No one was quite prepared for the crowds that June day in 1974. The American Nurses Association was holding its annual convention at San Francisco’s Civic Center, but a newly formed outside group stole the show.
The Gay Nurses Alliance (GNA), founded 10 months earlier by two registered nurses, E. Carolyn Innes and G. David Waldron, had some consciousness-raising to do. “Our jobs are not secure,” Innes told the over-capacity audience of a thousand people. “A gay nurse who ‘comes out’ or is ‘discovered’ may shortly find herself or himself unemployed. Loss of license to practice nursing is also a real threat.”
Their symposium, “Gay People/Straight Health Care,” featured an audio-visual presentation depicting the problems gay people encountered. This was news for the mainstream audience: a gay man unable to visit his lover in intensive care because the hospital does not recognize homosexual relationships; a nurse afraid to challenge anti-gay jokes made by colleagues; and a patient whose dressings are neglected by homophobic hospital staff after a visit from his lover.
The GNA became the first national organization for gay, lesbian, and bisexual nurses when it launched in 1973 in Philadelphia, with fewer than a dozen members. Its goal was to make the healthcare system safe and responsive for gay people—staff and patients alike. That same year, homosexuality was officially struck from the American Psychiatric Association’s roster of mental illnesses.
“Nurses are the backbone of the health-care system . . . unless and until they are educated and sensitized about gay health care issues, gay people will continue to encounter problems and poor attitudes, if not outright hostility in the health care system."John C. Lawrence, RN, president of the Gay Nurses Alliance
For many, this advocacy group was “a beacon of hope,” wrote Howard J. Brown, MD, in a 1974 letter to the American Journal of Nursing. ”Most gay people worry about being given equal treatment if they are hospitalized and somehow their sexual preference becomes known. I know these fears, for I have had them each time I was hospitalized.”
The GNA soon sprouted chapters in 17 states and Canada, with bi-coastal headquarters in Boston and San Diego. Membership was open to all nurses. Its newsletter, Signal, covered civil rights efforts and legislation, essays on well-being, and scientific findings. In 1982, it carried articles about Kaposi’s Sarcoma before the medical community identified the disease as AIDS.
In addition to providing a forum and support system for gay nurses, the GNA sought to educate the health-care community about gay lifestyles and health concerns. Outreach programs in several states—Pennsylvania, Massachusetts and California—primarily targeted nursing schools. At that time, nursing curriculums included little sexual education and the GNA pushed for developing courses that would include material on gay lifestyles.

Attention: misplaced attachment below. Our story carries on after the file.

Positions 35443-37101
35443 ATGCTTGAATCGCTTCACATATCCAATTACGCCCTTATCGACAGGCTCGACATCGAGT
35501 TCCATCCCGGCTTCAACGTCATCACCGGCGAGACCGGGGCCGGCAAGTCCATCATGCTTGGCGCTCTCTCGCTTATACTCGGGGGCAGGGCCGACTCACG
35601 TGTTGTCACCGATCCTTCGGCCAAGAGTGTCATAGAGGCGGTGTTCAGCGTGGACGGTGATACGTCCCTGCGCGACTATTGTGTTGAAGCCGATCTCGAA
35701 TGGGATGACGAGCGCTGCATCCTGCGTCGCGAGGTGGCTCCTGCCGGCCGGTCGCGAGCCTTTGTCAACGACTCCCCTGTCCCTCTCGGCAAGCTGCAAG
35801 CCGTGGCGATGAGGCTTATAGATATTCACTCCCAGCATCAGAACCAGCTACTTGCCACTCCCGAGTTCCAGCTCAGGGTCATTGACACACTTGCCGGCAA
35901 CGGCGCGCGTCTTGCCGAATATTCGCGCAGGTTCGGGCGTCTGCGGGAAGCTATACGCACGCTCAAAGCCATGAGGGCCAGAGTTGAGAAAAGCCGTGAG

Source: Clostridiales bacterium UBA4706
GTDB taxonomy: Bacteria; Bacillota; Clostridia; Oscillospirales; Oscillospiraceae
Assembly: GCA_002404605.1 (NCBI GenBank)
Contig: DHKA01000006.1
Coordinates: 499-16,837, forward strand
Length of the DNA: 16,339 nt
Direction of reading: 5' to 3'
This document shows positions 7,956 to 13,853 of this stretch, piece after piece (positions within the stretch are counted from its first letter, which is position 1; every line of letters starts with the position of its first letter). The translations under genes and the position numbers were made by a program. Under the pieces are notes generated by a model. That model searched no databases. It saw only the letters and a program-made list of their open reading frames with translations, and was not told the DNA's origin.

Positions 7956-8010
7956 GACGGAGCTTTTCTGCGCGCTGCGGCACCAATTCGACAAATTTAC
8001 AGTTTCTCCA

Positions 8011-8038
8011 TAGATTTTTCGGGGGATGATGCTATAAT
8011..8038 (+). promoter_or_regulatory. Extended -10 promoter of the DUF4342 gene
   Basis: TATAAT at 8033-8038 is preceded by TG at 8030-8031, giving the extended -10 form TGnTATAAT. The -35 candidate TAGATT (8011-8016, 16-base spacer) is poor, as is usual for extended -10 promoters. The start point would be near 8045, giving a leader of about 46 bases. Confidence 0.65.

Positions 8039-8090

By 1977, the GNA had upwards of 900 paid members and a contact list of several thousand gay nurses, according to John C. Lawrence, its president at the time. But it needed to expand its reach. “Nurses are very conservative and therefore difficult to organize and educate about gay issues,” he wrote in The Empty Closet, a newsletter published by the gay community in Rochester, NY. “Also, there are many gay nurses who hold very powerful positions in nursing but, as with most professionals, they have a lot to lose and are reluctant to come out of the closet.”
Lawrence hoped that the GNA’s first national convention in late 1977 would help solidify the organization and broaden its influence. But more members, funds, and local coordinators were needed. “Nurses are the backbone of the health-care system… unless and until they are educated and sensitized about gay health care issues, gay people will continue to encounter problems and poor attitudes, if not outright hostility in the health care system,” he added.
On the heels of the 1974 American Nurses Association convention that generated so much publicity, GNA co-founder David Waldron was appointed to the association’s Commission on Human Rights, a policy-making body, to represent sexual minorities. In 1978, the American Nurses Association adopted a resolution supporting local, state, and federal civil rights legislation banning discrimination based on sexual orientation—thanks to the lobbying efforts of Waldron and fellow GNA activists.
The Gay Nurses Alliance continued to grow but lack of member involvement led to its eventual demise. It was considered defunct by the early 1980s. Still, in a relatively short span of time, its core of committed members had helped to raise the visibility of lesbian and gay men in the profession and educate many nurses about the needs of LGBTQ patients.
Interested in learning more about the history of LGBTQ issues in nursing?
- Carla Randall and Mickey Eliason, “Out Lesbians in Nursing: What Would Florence Say?” Journal of Lesbian Studies (2012) 16(1): 65-75. Link: https://www.tandfonline.com/doi/abs/10.1080/10894160.2011.557644
- Michele J. Eliason, “The Gender Binary in Nursing.” Nursing Inquiry (2017) 24: e12176. Link: https://onlinelibrary.wiley.com/doi/full/10.1111/nin.12176
- Peggy L. Chinn, “Lesbian Nurses: What’s the Big Deal?” Issues in Mental Health Nursing (2008) 29(6): 551-554. Link: https://www.tandfonline.com/doi/full/10.1080/01612840802046604
- Charles Yingling, “A Lie by Omission?” American Journal of Nursing (2019) 119(1): 72. Link: https://journals.lww.com/ajnonline/Abstract/2019/01000/A_Lie_by_Omission_.36.aspx
Flashback Friday is brought to you by the Bjoring Center for Nursing History Inquiry.